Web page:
% cat vars.source.sh
declare foo=bar
declare bar=baz
declare bay=foo

% bash -c 'source vars.source.sh; echo $foo $bar $baz'
bar baz foo

And suppose I want to assign variables dynamically. In that case, I could just run an external script and source its output (This is how you could do metaprogramming in Bash without the use of eval - write code which produces code for immediate execution):

% cat vars.sh
#!/usr/bin/env bash
cat <<END
declare date="$(date)"
declare user=$USER
END

% bash -c 'source <(./vars.sh); echo "Hello $user, it is $date"'
Hello paul, it is Sat 15 May 19:21:12 BST 2021

The downside is that ShellCheck won't be able to follow the dynamic sourcing anymore.

Prefer pipes over arrays for list processing

When I do list processing in Bash, I prefer to use pipes. You can chain them through Bash functions as well, which is pretty neat. Usually, my list processing scripts are of a structure like this:

filter_lines () {
    echo 'Start filtering lines in a fancy way!' >&2
    grep ... | sed ....
}

process_lines () {
    echo 'Start processing line by line!' >&2
    while read -r line; do
        ... do something and produce a result...
        echo "$result"
    done 
}

# Do some post-processing of the data
postprocess_lines () {
    echo 'Start removing duplicates!' >&2
    sort -u
}

genreate_report () {
    echo 'My boss wants to have a report!' >&2
    tee outfile.txt
    wc -l outfile.txt
}

main () {
    filter_lines |
        process_lines |
        postprocess_lines |
        generate_report
}

main

The stdout is always passed as a pipe to the next following stage. The stderr is used for info logging.

Assign-then-shift

I often refactor existing Bash code. That leads me to add and removing function arguments quite often. It's pretty repetitive work changing the $1, $2.... function argument numbers every time you change the order or add/remove possible arguments.

The solution is to use of the "assign-then-shift"-method, which goes like this: "local -r var1=$1; shift; local -r var2=$1; shift". The idea is that you only use "$1" to assign function arguments to named (better readable) local function variables. You will never have to bother about "$2" or above. That is very useful when you constantly refactor your code and remove or add function arguments. It's something that I picked up from a colleague (a pure Bash wizard) some time ago:

some_function () {
    local -r param_foo="$1"; shift
    local -r param_baz="$1"; shift
    local -r param_bay="$1"; shift
    ...
}

Want to add a param_baz? Just do this:

some_function () {
    local -r param_foo="$1"; shift
    local -r param_bar="$1"; shift
    local -r param_baz="$1"; shift
    local -r param_bay="$1"; shift
    ...
}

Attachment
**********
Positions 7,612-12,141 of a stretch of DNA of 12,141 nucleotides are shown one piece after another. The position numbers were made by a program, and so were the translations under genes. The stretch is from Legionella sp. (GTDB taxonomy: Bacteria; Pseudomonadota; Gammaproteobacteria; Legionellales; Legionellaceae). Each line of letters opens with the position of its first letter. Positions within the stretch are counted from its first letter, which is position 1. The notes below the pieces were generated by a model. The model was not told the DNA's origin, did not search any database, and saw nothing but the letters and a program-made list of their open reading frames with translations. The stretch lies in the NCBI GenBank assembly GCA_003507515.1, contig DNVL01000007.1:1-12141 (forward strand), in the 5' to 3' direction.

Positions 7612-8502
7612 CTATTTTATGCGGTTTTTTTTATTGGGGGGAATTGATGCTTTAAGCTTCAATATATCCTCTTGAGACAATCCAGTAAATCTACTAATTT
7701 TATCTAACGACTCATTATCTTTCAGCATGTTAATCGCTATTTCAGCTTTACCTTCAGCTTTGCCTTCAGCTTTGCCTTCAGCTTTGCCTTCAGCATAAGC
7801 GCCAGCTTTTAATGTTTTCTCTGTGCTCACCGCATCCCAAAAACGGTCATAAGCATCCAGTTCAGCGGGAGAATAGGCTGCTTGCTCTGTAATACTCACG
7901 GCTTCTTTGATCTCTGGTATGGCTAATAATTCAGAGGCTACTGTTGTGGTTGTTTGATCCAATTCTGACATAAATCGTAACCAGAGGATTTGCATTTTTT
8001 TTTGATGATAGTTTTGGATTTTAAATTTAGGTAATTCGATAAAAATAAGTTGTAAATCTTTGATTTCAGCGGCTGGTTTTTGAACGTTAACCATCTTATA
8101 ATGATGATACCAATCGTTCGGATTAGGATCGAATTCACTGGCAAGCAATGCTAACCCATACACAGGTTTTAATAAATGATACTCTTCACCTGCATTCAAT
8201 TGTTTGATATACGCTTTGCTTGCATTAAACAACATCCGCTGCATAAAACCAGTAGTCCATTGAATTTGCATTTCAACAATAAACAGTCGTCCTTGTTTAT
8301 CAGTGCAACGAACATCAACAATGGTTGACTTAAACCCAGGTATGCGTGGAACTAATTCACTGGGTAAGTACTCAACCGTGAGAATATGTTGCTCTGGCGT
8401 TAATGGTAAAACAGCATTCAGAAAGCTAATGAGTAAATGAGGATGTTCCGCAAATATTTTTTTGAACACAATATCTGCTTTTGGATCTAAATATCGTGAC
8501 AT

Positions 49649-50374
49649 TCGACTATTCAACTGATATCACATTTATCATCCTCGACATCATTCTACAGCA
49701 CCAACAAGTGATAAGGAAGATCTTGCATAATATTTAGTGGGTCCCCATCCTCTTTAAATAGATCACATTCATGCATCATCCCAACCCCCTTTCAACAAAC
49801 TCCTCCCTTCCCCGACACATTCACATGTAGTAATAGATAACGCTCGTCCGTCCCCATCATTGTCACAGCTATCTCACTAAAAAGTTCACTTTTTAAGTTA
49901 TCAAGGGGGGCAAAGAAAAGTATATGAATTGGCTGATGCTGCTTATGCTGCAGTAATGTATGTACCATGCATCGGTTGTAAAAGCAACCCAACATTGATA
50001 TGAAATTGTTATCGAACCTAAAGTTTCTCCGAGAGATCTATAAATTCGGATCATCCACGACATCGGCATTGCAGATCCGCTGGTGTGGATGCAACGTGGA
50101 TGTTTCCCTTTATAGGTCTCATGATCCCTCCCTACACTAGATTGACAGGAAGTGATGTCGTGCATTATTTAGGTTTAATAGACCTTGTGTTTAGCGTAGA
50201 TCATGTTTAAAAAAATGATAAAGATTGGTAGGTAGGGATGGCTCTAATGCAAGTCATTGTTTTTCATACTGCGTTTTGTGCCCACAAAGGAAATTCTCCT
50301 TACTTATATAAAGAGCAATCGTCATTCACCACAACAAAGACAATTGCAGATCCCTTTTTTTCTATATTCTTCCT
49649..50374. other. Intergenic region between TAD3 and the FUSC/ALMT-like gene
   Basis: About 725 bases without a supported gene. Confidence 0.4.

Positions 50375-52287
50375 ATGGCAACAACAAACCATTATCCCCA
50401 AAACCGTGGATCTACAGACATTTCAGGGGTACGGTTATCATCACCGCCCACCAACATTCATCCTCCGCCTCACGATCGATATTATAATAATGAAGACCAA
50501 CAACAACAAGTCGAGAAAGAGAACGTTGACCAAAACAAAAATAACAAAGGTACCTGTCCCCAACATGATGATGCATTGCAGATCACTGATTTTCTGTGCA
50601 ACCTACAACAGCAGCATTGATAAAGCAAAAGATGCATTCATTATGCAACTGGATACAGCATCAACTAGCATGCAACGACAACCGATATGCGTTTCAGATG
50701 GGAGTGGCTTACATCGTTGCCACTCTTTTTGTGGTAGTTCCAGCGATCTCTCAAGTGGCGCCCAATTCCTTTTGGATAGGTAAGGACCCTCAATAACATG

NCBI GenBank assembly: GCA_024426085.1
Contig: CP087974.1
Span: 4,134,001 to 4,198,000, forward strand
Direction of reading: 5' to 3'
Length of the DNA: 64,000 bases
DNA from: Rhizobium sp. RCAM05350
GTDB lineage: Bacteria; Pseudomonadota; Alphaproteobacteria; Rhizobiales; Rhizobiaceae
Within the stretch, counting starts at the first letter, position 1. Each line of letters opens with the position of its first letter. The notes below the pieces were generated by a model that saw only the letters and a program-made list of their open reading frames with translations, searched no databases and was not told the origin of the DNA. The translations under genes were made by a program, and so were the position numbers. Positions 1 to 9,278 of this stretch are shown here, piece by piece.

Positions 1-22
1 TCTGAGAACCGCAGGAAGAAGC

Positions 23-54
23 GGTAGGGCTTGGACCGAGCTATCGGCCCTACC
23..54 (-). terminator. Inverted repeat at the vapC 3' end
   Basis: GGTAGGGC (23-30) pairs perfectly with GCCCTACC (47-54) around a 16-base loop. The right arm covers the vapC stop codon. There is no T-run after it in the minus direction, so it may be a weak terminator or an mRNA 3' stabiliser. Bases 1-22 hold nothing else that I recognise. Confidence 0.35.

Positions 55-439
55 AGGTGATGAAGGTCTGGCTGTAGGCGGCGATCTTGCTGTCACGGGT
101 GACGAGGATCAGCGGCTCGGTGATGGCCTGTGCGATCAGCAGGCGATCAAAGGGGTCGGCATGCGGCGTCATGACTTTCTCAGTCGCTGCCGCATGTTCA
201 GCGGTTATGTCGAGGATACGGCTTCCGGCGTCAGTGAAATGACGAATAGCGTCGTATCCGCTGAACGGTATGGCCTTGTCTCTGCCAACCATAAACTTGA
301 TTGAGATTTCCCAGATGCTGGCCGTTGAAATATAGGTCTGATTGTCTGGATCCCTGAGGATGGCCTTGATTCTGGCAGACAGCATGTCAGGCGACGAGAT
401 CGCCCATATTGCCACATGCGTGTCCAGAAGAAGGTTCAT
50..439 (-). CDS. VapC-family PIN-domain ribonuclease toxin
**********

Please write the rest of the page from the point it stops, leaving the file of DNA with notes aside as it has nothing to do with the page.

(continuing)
Want to remove param_foo? Nothing easier than that:

some_function () {
    local -r param_bar="$1"; shift
    local -r param_baz="$1"; shift
    local -r param_bay="$1"; shift
    ...
}

As you can see, I didn't need to change any other assignments within the function. Of course, you would also need to change the function argument lists at every occasion where the function is invoked - you would do that within the same refactoring session.

Paranoid mode

I call this the paranoid mode. The Bash will stop executing when a command exits with a status not equal to 0:

set -e
grep -q foo <<< bar
echo Jo

Here 'Jo' will never be printed out as the grep didn't find any match. It's unrealistic for most scripts to run in paranoid mode purely, so there must be a way to add exceptions. Critical Bash scripts of mine tend to look like this:

#!/usr/bin/env bash

set -e

some_function () {
    .. some critical code
    ...

    set +e
    # Grep might fail, but that's OK now
    grep ....
    local -i ec=$?
    set -e

    .. critical code continues ...
    if [[ $ec -ne 0 ]]; then
        ...
    fi
    ...
}

Learned

There are also a couple of things I've learned from Google's guide.

Unintended lexicographical comparison.

The following looks like a valid Bash code:

if [[ "${my_var}" > 3 ]]; then
    # True for 4, false for 22.
    do_something
fi

... but it is probably an unintended lexicographical comparison. A correct way would be:

if (( my_var > 3 )); then
    do_something
fi

or

if [[ "${my_var}" -gt 3 ]]; then
    do_something
fi

PIPESTATUS

I have never used the PIPESTATUS variable before. I knew that it's there, but I never bothered to understand how it works until now thoroughly.

The PIPESTATUS variable in Bash allows checking of the return code from all parts of a pipe. If it's only necessary to check the success or failure of the whole pipe, then the following is acceptable:

tar -cf - ./* | ( cd "${dir}" && tar -xf - )
if (( PIPESTATUS[0] != 0 || PIPESTATUS[1] != 0 )); then
    echo "Unable to tar files to ${dir}" >&2
fi

However, as PIPESTATUS will be overwritten as soon as you do any other command, if you need to act differently on errors based on where it happened in the pipe, you'll need to assign PIPESTATUS to another variable immediately after running the command (don't forget that [ is a command and will wipe out PIPESTATUS).

tar -cf - ./* | ( cd "${DIR}" && tar -xf - )
return_codes=( "${PIPESTATUS[@]}" )
if (( return_codes[0] != 0 )); then
    do_something
fi
if (( return_codes[1] != 0 )); then
    do_something_else
fi

Use common sense and BE CONSISTENT.

The following two paragraphs are thoroughly quoted from the Google guidelines. But they hit the hammer on the head:

If you are editing code, take a few minutes to look at the code around you and determine its style. If they use spaces around their if clauses, you should, too. If their comments have little boxes of stars around them, make your comments have little boxes of stars around them too.

The point of having style guidelines is to have a common vocabulary of coding so people can concentrate on what you are saying rather than on how you are saying it. We present global style rules here, so people know the vocabulary. But local style is also important. If the code you add to a file looks drastically different from the existing code around it, the discontinuity throws readers out of their rhythm when they go to read it. Try to avoid this.

Advanced Bash learning pro tip

I also highly recommend having a read through the "Advanced Bash-Scripting Guide" (not from Google). I use it as the universal Bash reference and learn something new every time I look at it.

Advanced Bash-Scripting Guide

E-Mail me your thoughts at comments@mx.buetow.org!